"We know that mental health is an issue for us all - children and parents, young and old, men and women - of all backgrounds and of all circumstances", Kate told pupils and staff at Roe Green Junior School (via People).
The Duchess of Cambridge is launching a new website to help children access better mental health support in school.
The "Mentally Healthy Schools" website draws together reliable mental health content gleaned from more than 1,500 online resources, which were reviewed and evaluated by a quality assurance group to ensure the suitability for a primary school audience.
One in 10 children experience a mental health difficulty by age 11 and until now, many teachers looking for advice on the issue have found the information available hard to navigate, as it is often unclear whether it is expertly verified.
The news comes as it was revealed that the duchess may be planning a home birth for her third child.
But don't panic - whoever she left the ring with kept it safe, as it was seen safely back on her left hand today when she visited youngsters at Roe Green Junior School to launch a programme that supports children's mental health at school.More news: 2018 survey to count the homeless in Columbus; provide them with resources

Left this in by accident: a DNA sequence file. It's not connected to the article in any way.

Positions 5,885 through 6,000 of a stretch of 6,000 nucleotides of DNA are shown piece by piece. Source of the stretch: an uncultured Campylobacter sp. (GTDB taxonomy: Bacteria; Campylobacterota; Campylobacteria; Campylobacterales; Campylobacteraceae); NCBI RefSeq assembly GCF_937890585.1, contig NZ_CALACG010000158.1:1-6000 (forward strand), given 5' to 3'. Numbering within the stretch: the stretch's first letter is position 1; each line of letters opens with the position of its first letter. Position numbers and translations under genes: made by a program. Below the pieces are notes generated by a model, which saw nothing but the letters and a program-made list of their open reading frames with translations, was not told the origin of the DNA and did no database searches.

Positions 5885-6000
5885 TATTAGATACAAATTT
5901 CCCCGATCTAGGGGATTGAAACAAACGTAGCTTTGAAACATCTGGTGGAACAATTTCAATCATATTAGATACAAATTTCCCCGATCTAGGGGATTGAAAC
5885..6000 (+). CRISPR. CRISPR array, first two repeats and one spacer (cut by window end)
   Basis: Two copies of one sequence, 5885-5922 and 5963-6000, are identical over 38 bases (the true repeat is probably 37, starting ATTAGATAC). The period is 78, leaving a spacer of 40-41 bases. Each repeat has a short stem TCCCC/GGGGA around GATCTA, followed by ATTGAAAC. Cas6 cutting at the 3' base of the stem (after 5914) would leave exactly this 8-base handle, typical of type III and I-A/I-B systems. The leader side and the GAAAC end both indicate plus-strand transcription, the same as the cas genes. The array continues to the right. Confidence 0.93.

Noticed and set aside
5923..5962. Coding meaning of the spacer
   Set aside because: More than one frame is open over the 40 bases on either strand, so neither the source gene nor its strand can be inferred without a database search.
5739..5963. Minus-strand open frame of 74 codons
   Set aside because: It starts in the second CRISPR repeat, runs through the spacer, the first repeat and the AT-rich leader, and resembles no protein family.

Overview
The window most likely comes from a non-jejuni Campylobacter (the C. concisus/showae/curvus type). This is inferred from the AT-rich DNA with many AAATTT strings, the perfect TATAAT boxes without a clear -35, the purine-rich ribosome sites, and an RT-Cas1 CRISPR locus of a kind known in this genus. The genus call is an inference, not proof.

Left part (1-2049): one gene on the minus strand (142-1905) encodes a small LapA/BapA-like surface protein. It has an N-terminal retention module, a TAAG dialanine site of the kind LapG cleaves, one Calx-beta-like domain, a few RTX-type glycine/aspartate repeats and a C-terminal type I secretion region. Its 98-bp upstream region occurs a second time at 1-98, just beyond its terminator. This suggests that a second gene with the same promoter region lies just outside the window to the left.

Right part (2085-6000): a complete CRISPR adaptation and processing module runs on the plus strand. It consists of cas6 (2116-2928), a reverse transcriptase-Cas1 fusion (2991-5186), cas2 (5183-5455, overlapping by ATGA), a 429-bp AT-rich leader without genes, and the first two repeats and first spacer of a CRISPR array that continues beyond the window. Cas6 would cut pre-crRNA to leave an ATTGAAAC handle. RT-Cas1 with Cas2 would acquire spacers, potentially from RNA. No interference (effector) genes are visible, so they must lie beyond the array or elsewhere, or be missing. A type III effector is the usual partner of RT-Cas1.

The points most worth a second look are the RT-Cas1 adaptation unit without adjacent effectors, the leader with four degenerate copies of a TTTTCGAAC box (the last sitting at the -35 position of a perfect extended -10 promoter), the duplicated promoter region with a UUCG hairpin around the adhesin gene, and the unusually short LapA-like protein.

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When Kate first arrived, she joined a staff room meeting where teachers and other guests were discussing the issue of mental health in schools, and the duchess asked the question: "Do you think teachers are wanting to improve the mental health of their pupils but they're not able to get the right resources?"
A blue skirt could be seen peeping out from underneath the Duchess' coat when she bent down to speak to children at the school.
"So, no matter what their role in the school, they need to have an understanding and empathy towards all the children".
AFP/Getty Images Town crier Tony Appleton announces the birth of Princess Charlotte outside the Lindo wing at St. Mary's Hospital on May 2, 2015.
"When we intervene early in life, we help avoid problems that are much more challenging to address in adulthood".